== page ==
What exactly is an 80/20 loan?

20 Jan

Saving up the down payment for a home can be difficult and can take a long time. If you are struggling to save up enough for a house down payment, you may want to consider an 80/20 loan which can help get you into a home, even if you don’t have enough for a 20 percent down payment. Keep reading to learn how an 80/20 loan can help you become a homeowner.

What exactly is an 80/20 loan?

An 80/20 is a type of piggyback loan and is split into two parts. The first part of the loan covers 80 percent of the purchase price of the home while the remaining 20 percent is a home equity loan or home equity line of credit. 

This type of loan allows you to purchase a home without having 20 percent set aside as a down payment. There are other types of piggyback loans as well, as example, you can also get an 80-10-10 loan. This loan uses 80 percent for the mortgage, 10 percent as a home equity loan and the remaining 10 percent is the cash you saved as a down payment. 

One more advantage of an 80/20 loan is the fact that it eliminates the need for mortgage insurance. If you have less than 20 percent as a down payment, your lender will most likely require that you carry mortgage insurance. 

Pros and cons of an 80/20 loan

While there are certainly pros to an 80/20 loan, there are also cons. Let’s have a look at the advantages and disadvantages of the 80/20 loan. 


  • No down payment: Not having to come up with a down payment can be a huge advantage. It will often allow you to buy a home quicker than you could if you had to save up a down payment.
  • Avoid private mortgage insurance: Over a number of years, the cost of private mortgage insurance can really add up which is why avoiding it with an 80/20 loan can be a great idea. A standard loan, without a 20 percent down payment will almost always require private mortgage insurance. 


  • Two mortgage payments: Because you have a mortgage and a home equity line of credit that must be paid each month, it’s like having two mortgages, although one will be much smaller than the other one. Once you have paid off the HELOC, you will be down to one payment per month. 
  • Pay twice the closing costs: Because you are technically taking out two loans, there will be closing costs for both. While this is certainly an added expense, an 80/20 loan allows you to get into a home much quicker than saving up a down payment.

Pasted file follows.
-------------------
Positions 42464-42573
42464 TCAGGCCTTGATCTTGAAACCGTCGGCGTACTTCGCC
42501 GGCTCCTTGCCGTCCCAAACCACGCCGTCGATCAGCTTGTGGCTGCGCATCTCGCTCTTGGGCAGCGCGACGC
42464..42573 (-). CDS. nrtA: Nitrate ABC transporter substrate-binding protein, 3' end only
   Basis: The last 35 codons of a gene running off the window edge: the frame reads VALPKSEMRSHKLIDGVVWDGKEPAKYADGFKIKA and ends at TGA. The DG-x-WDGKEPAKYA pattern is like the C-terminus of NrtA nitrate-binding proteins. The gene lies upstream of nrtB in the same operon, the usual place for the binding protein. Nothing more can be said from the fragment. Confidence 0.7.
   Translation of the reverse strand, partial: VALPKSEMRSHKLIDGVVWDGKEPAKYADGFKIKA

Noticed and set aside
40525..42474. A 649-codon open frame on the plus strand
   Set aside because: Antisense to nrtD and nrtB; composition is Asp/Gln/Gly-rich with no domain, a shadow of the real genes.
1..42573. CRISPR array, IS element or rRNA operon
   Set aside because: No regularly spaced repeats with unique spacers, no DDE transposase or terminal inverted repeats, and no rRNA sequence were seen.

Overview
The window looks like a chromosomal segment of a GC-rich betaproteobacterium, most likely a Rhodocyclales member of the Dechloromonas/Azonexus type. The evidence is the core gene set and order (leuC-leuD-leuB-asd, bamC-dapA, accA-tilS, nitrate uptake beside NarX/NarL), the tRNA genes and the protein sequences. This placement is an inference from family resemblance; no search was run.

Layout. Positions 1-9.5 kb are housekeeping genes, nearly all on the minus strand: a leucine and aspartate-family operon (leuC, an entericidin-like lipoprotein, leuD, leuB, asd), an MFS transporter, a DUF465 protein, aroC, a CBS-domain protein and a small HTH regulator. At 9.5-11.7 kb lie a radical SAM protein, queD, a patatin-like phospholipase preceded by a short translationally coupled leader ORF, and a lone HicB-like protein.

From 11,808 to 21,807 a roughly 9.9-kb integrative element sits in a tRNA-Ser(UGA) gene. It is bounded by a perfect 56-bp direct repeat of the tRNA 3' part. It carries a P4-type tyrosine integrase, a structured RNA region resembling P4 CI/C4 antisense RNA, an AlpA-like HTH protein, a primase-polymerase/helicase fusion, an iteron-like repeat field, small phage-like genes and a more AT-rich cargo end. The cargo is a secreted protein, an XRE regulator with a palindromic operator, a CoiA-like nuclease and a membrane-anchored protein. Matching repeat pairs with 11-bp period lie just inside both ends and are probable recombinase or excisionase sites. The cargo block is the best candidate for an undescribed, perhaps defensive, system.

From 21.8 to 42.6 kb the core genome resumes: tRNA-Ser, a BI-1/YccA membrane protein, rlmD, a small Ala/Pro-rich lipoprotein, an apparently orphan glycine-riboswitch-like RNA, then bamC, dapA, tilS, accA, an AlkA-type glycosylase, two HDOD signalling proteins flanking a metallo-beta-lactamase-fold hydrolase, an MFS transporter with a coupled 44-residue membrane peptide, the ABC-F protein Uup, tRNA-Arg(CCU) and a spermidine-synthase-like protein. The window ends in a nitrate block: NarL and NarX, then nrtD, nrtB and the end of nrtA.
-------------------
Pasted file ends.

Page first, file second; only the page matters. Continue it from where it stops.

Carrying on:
• Second mortgage rates adjustable:  In most cases, the rates on your HELOC will be adjustable so it is possible that you monthly payment will move up or down over the years. These rates can be quite high but, in most cases, the cost will be less than paying for private mortgage insurance (PMI). In addition, you are building equity in your home while paying a second mortgage,  paying for PMI doesn’t put any equity in your pocket. 

The biggest advantage to the 80/20 loan is the fact that you don’t have to wait to purchase a home while you save up a down payment. However, in general, an 80/20 will be more expensive over time, so before jumping into the 80/20 pool, calculate the additional costs and make sure this type of loan makes sense for your situation. 

Other alternatives to a taking out an 80/20 loan

In addition to higher costs, an 80/20 loan is not always an option for everyone. In most cases, you will need a credit score of at least 720 and you must keep your debt-to-income ratio at 43 percent of less. Here are a few other options in the event you cannot qualify for an 80/20 loan or simply don’t want to deal with the extra expenses of this type of mortgage:

Save up for a down payment

While you will need 20 percent down for a conventional mortgage, there are other types of mortgages that require a much smaller down payment. It is possible to qualify for an FHA or other loans for as little as 3.5 percent down. 

Down payment assistance programs

It is possible that you can qualify for a down payment assistance program. The assistance may come from local or federal government programs or in some cases, you lender might have programs in place to help lower income borrowers with their down payment. 

Pay for private mortgage insurance

It is possible that the cost of simply paying for PMI may be cheaper than an 80/20 loan. Always run the numbers when buying a home to see which mortgage option is the best for you. 


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